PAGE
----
Covid: fluvoxamine, the antidepressant likely to cut down hospitalization risks, studies found

Published by Manon C., Laurent P. · Published on 2 November 2021 at 16h50
There is a potential new Covid drug! Following preliminary results from a Canadian study released this past August, the results of a Brazilian clinical results issued this late October in The Lancet seem to confirm antidepressant fluvoxamine considerably decreases hospitalization risk for people contaminated.

After dexamethasone and the different monoclonal antibodies, has a new Covid drug been discovered to prevent hospitalization as much as possible? Anyway, this is what Canadian scientists have discovered when working on the Together clinical trial. The preliminary results of the study have been released in pre-print on a NIH collaborating website. And this drug is an antidepressant, fluvoxamine.

According to the first results, fluvoxamine is said to enable to cut by one third the risk of being hospitalized in people developing severe infection. What was the study about, then? It was a clinical trial including 1,480 sick: 742 of them have been treated with fluvoxamine, 738 others with placebo.

And results of a new clinical trial about fluvoxamine have been issued this late October in The Lancet. This time, the study has been conducted in 1,500 patients likely to develop severe Covid (over 50 years of age, non-vaccinated, diabetic...), in a dozen hospitals in Brazil. As an outcome, sick given fluvoxamine were not as many as those given a placebo to be hospitalized (11% against 16%). As for deaths, there have been 25 dead in the placebo group and 17 in the fluvoxamine group.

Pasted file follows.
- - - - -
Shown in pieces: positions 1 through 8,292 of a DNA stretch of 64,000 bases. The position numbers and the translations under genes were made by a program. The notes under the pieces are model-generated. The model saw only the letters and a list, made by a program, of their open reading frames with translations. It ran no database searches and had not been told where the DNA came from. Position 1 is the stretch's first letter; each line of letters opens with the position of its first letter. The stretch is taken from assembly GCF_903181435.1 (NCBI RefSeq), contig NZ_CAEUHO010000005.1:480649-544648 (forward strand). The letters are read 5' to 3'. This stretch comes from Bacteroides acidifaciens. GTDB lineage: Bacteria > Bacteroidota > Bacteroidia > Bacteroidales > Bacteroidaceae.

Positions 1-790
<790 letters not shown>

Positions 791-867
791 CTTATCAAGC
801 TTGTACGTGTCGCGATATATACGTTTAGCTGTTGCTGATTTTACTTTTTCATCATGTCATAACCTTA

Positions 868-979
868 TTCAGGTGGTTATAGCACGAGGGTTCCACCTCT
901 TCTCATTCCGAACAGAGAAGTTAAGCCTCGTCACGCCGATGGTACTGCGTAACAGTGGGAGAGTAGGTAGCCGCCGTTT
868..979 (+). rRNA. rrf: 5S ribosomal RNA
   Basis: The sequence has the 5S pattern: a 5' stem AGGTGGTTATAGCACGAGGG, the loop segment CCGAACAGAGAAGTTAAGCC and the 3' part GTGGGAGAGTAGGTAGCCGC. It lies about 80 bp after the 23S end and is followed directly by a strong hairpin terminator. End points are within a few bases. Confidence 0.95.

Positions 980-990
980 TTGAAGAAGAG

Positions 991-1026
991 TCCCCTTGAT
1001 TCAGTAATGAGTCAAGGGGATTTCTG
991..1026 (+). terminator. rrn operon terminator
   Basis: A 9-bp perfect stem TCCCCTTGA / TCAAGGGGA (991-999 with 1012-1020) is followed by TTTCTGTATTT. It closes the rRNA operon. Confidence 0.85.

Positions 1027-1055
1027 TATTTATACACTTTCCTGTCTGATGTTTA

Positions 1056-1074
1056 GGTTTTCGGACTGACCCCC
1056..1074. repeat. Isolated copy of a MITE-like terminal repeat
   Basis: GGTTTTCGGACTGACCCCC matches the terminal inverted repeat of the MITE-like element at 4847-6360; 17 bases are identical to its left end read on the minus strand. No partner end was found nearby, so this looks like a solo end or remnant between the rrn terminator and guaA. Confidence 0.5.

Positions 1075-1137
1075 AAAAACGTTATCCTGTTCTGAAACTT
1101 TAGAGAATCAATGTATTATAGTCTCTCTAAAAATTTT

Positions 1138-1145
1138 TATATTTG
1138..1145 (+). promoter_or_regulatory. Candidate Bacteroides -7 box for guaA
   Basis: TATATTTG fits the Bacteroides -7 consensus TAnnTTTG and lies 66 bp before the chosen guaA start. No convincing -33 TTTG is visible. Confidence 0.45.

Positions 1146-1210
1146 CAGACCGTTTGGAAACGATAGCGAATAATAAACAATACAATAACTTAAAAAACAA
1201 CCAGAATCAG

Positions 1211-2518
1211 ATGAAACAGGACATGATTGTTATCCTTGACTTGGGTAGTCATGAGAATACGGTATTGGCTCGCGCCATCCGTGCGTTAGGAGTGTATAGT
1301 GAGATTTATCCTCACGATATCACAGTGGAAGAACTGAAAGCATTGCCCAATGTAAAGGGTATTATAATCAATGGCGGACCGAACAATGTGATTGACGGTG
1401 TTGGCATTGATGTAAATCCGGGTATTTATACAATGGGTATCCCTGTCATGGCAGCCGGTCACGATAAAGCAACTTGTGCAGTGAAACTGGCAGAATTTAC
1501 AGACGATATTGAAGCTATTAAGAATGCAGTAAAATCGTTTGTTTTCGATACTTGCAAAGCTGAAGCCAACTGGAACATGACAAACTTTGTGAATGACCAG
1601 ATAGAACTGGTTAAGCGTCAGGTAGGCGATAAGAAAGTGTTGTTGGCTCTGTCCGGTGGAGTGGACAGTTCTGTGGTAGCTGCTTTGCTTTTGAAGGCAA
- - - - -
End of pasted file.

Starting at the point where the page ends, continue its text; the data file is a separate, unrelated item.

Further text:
Yet, conclusions of the study are to be tempered: the latter does not enable to conclude there is a genuine relationship between the antidepressant and the cut in death. But, the fact two hospital criteria have been taken into account (hospitalization and visit to the ER because of overcrowded hospitals in Brazil at the time of the study) also interfere with the conclusions of the study as for the reduction of the hospitalization risk.

This therapy is not new since many scientists have been working on this molecule part of the Fiasma family, likely to have a positive impact on sick people. For instance, the AP-HP has released an observational study in June 2021 and concluded to a 42% decrease in intubations when it comes to sick given the molecule.

And if results are to be approved, it would be a genuine asset: the molecule has been around for about a decade, although used in other situations, but it does not have many side effects and is not very expensive to manufacture. A much easier drug to give in comparison with monoclonal antibodies, for instance, currently used to prevent severe disease at the hospital. To be continued.

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